Seduction of the TV debates

Peter Stead judges that Brown was better, Cameron not up to the job, and Clegg kept the debate alive

Again the second Leaders Debate was compelling viewing and we are all easily drawn into the game of identifying a winner. This is seductive entertainment for an audience already addicted to game shows and reality television. In this process the great loser is our constitution and political tradition. This form of debate is only really suitable for a presidential system in which the electorate votes directly and unambiguously for a national leader. These British debates are staged with no reference the huge complexity of candidates and issues (local and national) confronting the voters on 6 May.

The Nationalist parties have got nowhere with their protest to the BBC Trust but one wonders if there should not be a challenge in the Courts. Certainly in the USA one can imagine these issues being discussed in the Supreme Court.  Meanwhile, we should all reflect on our seduction into this new form of politics. It is a positive that the duopoly of the old parties has been broken. However, that comes only at the cost of eliminating the constituency element and the direct relationship of local candidates to their voters.

Even more apparent in the second debate was the narrowing of the range of argument. This was billed as a discussion of foreign affairs but, in that regard, we could certainly get them under the Trades Description Act. There was no mention of the Far East, Africa, the Commonwealth or President Obama. As UKIP have quite rightly stressed, the ten minute debate on Europe was “a charade”. Similarly the discussion of wars, military matters and defence was superficial. All the while one was aware of how the presence of the Nationalist parties and the Greens and, it must be said, the parties of the Right would have made the analysis more fundamental.

This debate was far more smoothly handled than the ITV effort, but the flaws of the format were all too obvious. Democracy dictates that ordinary voters should put the questions, but why then, exclude the audience from the subsequent debate? And why shouldn’t the moderator intervene to stir things up? The Question Time programme that came later was vastly more entertaining and politically revealing. To witness the passion in the exchanges between Ming Campbell, Yvette Cooper and Anne Leslie was to be taken to the heart of political reality. And there was a Plaid representative on that panel!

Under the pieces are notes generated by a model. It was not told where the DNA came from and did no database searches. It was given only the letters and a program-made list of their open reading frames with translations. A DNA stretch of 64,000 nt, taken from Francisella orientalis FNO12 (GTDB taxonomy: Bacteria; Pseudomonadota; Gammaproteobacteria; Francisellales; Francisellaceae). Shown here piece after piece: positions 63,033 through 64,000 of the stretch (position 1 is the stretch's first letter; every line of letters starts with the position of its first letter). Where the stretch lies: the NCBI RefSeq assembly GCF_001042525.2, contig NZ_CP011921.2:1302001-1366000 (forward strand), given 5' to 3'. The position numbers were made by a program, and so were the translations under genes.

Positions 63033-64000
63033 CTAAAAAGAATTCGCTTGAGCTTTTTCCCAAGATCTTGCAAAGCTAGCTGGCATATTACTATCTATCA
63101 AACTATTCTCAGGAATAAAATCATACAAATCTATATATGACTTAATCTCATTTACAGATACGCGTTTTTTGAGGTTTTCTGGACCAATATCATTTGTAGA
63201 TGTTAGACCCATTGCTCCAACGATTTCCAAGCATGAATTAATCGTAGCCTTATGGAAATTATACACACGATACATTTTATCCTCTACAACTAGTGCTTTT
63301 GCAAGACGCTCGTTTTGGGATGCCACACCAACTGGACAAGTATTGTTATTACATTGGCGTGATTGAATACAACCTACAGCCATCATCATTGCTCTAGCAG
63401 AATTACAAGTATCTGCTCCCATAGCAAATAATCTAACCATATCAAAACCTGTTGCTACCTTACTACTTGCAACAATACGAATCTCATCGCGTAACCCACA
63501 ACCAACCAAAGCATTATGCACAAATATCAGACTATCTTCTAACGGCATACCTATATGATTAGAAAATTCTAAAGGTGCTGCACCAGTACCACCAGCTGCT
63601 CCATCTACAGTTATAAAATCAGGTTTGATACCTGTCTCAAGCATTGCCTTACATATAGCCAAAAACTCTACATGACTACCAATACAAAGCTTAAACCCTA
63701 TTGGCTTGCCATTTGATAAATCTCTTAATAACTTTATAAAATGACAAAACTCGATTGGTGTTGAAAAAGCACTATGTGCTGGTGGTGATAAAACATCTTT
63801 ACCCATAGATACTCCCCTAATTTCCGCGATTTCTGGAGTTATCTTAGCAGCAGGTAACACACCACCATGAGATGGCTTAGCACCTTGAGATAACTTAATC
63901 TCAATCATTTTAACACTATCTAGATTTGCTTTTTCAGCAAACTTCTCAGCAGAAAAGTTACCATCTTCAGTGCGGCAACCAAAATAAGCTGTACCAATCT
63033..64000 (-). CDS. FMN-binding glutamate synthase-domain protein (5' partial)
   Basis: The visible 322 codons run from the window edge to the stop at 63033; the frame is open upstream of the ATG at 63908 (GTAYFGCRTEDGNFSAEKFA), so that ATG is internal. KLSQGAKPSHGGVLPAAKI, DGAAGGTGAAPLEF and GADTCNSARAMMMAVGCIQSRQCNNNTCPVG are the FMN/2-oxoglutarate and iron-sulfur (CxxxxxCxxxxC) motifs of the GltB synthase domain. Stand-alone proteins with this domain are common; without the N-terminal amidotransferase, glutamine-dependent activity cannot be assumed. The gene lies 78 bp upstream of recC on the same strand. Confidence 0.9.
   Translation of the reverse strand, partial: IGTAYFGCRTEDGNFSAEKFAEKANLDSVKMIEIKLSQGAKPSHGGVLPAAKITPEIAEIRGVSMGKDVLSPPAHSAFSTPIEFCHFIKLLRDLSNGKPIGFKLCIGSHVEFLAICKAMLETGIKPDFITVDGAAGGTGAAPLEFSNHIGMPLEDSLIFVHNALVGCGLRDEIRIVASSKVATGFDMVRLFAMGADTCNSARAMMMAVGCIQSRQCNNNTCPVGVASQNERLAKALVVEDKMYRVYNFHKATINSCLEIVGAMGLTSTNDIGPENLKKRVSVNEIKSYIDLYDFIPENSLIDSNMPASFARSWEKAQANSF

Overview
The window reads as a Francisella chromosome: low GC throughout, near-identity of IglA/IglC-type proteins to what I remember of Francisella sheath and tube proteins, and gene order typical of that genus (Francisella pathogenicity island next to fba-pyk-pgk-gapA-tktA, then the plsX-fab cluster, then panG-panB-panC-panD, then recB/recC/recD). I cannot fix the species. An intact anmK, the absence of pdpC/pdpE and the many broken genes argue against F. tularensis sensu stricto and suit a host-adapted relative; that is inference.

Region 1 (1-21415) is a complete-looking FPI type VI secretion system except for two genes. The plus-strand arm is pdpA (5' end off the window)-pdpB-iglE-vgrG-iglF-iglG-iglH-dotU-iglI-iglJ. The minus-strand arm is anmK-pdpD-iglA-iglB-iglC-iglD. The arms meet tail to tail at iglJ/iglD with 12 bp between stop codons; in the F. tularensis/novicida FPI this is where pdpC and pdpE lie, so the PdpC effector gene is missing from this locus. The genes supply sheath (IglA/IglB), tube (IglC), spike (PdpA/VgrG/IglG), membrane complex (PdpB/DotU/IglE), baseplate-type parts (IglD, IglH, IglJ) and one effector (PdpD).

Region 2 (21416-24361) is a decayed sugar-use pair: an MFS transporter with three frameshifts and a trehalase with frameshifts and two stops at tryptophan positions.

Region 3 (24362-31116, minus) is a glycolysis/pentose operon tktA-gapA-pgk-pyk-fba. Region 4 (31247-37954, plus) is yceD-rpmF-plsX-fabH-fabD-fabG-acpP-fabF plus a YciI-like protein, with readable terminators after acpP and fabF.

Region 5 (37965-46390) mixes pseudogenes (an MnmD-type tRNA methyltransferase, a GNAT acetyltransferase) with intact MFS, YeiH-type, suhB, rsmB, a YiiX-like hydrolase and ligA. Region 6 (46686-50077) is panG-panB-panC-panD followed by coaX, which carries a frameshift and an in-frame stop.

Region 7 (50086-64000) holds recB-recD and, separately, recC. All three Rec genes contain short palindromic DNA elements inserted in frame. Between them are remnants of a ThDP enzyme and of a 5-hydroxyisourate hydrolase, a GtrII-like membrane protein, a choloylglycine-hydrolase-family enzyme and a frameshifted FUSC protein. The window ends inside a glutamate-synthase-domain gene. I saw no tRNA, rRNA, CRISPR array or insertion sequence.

But let’s play the game. Brown was much better. The grooming suggested that a power performance was coming and he certainly looked every inch the prime minister. In fact it was a presidential performance: one could almost see the epaulettes on his shoulder and the medals on his formidable chest. He is the only leader I know who carries his Mount Rushmore image around with him.

Cameron indicated even more clearly that he is intellectually not up to the job. Mrs Thatcher began by quoting St. Francis; Cameron has decided to play the part. He has no grasp of actual issues.

Clegg started nervously but grew stronger and was dominating by the end. Labour accuses him of being a mere style merchant. The simple truth is that he is a normal and utterly reasonable individual who talks to us without recourse to political cliché. He is not always right but at least he dares to think outside the box. It is important that for the next two weeks that we keep politics in our half of the pitch and not in that of the Westminster establishment. Party politics aside the importance of Clegg is that he has given us a pause in which we can at least ask our own questions.

Peter Stead is an historian, cultural commentator and Agenda columnist

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